High end receivers have always been about offering lots of features and flexibility. But when you emphasize streaming media, Vista support, Bluetooth, and extensive iPod integration, it sure sounds like a PC to me. Why not just put an HDMI switch and amplification unit in a PC? All the digital media management is already on there as is video scaling and surround sound decoding. Yes, the inside of a PC is an electrically noisy place, and putting amps inside would require a different power supply. But these are design issues that can be (and already have been) overcome in other contexts.
Logitech announced today that it is buying high end earbud vendor Ultimate Ears. UE is best known for $1000+ custom headphones for professional musicians, but it also has a line of consumer headphones in the $40 - $400 range. Its business model is incredibly similar to Shure - both come from professional audio (initially microphones in Shure's case) and branched out into the consumer space. In contrast, etymotic's background was in hearing aids, and V-MODA seems to have come from the fashion world.
Without the custom business, Ultimate Ears is just another headset vendor, and its brand differentiation will be difficult for Logitech to maintain. But if Logitech leaves the core custom business alone, it can definitely build up the consumer side - Ultimate Ears could definitely use better distribution and broader consumer awareness; Logitech excels in these areas - just look at what they did with Harmony (speaking of which, I just got in a Harmony One remote control; a review will follow shortly).
In terms of how Ultimate Ears actually sound, I have no idea. I have tested most of the competition - Shure, etymotic, Sennheiser, Sony, v-moda, and Bose, to name a few. I should be getting in some Ultimate Ears product soon for comparison.
Sonos announced several upgrades today to its whole-house audio system (my review of the original system is here).
The receiver modules have shrunk in size, have been upgraded with an upgraded version of Sonos' proprietary wireless mesh networking technology, and the one with an internal amplifier (the ZonePlayer 120) has gotten more power. The software has been upgraded, and it now supports ridiculously large music collections (65,000 songs), OS X Leopard, and NAS devices (networked hard drives, which means you can listen to your own songs without turning on your PC).
What hasn't changed:
A complete Sonos system is incredibly cost effective when compared to custom installed wired multi-room alternatives. But it is still pricey overkill for filling just one or two rooms with sound; two iPods and two iPod docks runs less than half the cost of a Sonos. The direct competition is starting to catch up; Logitech's Squeezebox Duet (pictured here on the right) undercuts Sonos on price and has a similar scroll wheel controller (the Duet costs $399 and includes a receiver; the equivalent Sonos Controller + ZP90 combo costs $748). One major difference is in ease of setup - Sonos wins hands down, in part because Sonos doesn't require a PC or a wireless network. I have tested Logitech's predecessor, the Squeezebox, and found its basic remote and user interface nearly unusable; I plan to test the Duet and future products in Logitech's line shortly.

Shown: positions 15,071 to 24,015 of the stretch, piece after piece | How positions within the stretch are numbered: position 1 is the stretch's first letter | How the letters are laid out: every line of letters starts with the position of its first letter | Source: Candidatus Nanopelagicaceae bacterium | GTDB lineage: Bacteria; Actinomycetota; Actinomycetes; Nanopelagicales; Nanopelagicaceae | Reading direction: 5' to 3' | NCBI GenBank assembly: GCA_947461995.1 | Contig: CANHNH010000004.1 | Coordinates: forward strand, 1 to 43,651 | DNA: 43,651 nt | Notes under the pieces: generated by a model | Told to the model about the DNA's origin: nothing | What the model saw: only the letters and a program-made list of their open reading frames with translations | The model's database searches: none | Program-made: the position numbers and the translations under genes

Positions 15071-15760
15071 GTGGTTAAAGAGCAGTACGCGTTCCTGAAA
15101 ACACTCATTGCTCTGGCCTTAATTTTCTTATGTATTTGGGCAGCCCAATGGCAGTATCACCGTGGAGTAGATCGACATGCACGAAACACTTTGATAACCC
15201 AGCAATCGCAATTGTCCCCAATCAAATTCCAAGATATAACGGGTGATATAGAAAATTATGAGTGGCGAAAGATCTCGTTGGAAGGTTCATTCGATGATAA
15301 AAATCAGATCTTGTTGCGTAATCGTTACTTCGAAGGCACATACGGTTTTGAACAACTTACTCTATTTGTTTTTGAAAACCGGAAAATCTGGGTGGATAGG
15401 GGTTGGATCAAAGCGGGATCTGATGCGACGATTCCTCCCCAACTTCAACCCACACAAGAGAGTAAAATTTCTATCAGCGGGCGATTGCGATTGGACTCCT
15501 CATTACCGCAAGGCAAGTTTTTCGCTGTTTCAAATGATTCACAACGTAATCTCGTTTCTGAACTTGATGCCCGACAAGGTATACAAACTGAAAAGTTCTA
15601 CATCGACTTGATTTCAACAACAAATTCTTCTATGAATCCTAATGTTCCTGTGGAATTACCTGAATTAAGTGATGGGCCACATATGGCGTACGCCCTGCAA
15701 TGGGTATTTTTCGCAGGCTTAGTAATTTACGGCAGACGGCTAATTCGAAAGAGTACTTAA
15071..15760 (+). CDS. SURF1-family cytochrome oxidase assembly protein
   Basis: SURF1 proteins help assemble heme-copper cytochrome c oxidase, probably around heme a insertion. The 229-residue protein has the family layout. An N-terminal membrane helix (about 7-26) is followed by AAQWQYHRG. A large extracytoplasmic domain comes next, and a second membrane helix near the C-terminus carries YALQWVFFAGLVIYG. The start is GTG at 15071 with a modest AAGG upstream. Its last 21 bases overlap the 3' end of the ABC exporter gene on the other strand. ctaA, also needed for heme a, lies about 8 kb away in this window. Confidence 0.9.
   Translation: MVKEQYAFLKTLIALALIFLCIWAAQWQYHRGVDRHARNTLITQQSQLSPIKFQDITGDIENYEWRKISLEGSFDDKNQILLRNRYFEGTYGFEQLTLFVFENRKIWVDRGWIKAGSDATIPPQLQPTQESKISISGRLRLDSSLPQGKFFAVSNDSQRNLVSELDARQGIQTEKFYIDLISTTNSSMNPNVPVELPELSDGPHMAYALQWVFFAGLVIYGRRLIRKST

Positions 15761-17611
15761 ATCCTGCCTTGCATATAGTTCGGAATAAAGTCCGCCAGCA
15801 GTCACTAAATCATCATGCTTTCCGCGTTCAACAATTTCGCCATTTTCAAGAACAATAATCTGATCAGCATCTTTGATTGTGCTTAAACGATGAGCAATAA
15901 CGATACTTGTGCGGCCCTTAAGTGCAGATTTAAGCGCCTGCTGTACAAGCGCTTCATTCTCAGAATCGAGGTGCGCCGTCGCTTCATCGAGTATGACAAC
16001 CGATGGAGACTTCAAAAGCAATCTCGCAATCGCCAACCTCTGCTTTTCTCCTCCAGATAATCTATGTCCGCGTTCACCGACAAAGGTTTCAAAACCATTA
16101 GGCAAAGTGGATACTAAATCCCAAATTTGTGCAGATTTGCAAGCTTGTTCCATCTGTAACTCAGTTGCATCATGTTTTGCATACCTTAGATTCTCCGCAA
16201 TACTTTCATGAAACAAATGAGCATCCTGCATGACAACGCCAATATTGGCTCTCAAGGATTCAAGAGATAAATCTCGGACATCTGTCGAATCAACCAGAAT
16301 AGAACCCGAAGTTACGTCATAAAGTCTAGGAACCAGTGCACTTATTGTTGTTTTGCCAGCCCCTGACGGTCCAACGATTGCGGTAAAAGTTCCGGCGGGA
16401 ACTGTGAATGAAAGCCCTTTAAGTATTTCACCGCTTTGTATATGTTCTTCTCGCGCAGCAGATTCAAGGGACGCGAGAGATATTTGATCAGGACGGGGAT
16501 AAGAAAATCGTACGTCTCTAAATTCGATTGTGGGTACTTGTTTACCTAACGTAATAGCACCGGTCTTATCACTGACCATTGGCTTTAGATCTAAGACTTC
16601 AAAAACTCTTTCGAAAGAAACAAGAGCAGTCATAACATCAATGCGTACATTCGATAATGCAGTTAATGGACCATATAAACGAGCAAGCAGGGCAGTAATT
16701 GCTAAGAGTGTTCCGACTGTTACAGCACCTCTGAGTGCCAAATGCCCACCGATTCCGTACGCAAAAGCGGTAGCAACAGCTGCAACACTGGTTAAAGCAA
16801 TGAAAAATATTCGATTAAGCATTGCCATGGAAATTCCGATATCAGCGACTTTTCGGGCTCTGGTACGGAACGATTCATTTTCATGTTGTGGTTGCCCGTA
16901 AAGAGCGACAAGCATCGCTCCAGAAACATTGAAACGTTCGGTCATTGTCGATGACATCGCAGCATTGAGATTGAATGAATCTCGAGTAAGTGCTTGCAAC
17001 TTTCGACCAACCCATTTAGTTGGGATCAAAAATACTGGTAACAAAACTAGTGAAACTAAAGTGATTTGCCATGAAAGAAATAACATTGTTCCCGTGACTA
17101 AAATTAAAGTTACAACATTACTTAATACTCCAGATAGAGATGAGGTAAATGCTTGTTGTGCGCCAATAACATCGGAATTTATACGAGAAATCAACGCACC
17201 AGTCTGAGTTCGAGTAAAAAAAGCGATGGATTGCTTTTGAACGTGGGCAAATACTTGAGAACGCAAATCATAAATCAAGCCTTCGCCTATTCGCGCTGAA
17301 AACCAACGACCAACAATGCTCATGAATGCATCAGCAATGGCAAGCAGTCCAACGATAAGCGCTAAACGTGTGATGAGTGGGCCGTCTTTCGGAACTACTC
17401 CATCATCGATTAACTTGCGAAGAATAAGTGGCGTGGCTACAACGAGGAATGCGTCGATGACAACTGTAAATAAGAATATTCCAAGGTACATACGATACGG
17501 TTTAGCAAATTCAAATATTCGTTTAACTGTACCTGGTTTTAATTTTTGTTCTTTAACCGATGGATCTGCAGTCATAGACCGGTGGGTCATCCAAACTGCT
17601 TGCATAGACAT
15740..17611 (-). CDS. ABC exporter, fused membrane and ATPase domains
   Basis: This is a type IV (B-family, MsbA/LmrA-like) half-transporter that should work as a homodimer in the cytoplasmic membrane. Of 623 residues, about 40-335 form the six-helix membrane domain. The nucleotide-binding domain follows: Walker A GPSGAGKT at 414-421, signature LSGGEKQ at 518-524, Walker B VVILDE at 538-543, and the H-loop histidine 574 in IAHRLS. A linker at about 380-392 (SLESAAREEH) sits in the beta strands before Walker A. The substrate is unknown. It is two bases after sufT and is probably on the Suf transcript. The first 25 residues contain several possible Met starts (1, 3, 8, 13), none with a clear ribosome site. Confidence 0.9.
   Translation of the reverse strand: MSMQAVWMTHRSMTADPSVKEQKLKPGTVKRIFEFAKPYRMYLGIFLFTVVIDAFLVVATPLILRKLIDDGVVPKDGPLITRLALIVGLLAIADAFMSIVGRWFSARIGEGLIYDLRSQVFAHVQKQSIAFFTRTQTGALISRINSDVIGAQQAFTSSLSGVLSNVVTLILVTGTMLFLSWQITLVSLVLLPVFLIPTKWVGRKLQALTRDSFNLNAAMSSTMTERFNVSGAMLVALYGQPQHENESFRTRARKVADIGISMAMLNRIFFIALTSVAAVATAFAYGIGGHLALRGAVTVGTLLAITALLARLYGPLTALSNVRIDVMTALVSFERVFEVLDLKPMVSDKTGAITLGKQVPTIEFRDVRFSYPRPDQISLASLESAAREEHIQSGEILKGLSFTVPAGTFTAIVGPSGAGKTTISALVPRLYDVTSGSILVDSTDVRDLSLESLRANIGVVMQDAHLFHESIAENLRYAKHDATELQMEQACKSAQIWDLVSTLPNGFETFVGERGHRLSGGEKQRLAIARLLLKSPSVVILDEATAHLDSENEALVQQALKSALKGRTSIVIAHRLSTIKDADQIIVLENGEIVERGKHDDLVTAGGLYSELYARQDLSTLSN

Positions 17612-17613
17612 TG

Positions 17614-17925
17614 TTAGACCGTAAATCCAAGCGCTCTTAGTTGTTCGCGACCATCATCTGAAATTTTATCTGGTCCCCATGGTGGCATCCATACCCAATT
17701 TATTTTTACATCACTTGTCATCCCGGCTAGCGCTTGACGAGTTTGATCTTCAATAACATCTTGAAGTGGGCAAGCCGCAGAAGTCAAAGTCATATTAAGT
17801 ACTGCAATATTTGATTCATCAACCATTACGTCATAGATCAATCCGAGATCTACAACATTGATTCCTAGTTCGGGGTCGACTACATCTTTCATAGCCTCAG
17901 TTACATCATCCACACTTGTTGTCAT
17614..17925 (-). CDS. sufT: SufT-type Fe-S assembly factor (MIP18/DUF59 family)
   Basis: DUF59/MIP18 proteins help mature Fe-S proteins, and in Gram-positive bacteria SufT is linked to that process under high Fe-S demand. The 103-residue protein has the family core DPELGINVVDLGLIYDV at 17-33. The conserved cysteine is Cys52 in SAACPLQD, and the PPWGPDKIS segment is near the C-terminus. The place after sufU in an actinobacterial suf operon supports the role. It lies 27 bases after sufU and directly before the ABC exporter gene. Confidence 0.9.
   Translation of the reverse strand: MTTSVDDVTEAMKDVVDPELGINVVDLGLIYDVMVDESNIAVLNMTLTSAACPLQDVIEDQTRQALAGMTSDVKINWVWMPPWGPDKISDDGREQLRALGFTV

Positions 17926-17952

Axiom has been trying to get me to review a set of speakers from their home theater surround lineup, but I asked to start with something smaller, so they suggested their Audiobytes PC speaker system. I’ve been using what counts as “high end” speaker systems in the PC world on my media center PC for nearly a decade. My primary PC speaker system is a Klipsch THX Pro Media 5.1, which I have pitted against a 5.1 THX setup from Logitech, 2.1 systems from Altec Lansing, and others over the years. Axiom’s Audiobyte system consists of up to four pieces: modest sized left and right speakers and an enormous desktop amplifier/volume control that I struggled to find room for on my desk ($349 for all three); and a subwoofer roughly the same size as a full sized PC desktop case that will almost certainly be placed right next to it ($179). The speakers can be ordered in some fairly exotic enclosure materials (from various types of wood to bold designer colors), which is fairly common in high end audio and home theater, but quite unusual for PC speakers. For review purposes I asked for a set in basic black (pictured to the left; the subwoofer is pictured separately, below).
The system arrived in two large, heavy boxes (large enough that visitors to my office could not believe that they contained a PC speaker system). All the cables required to hook up the system are included. The cables don’t offer the most flexibility in placement, but since most users will just be flanking their computer monitor with the speakers, super-long cables aren’t required. There are small rubber “feet” you can add to the speakers, but no stands. This is a shame, because the speakers will obviously be used on a desk, and in most situations, that will be below ear level; angled stands would be a big help.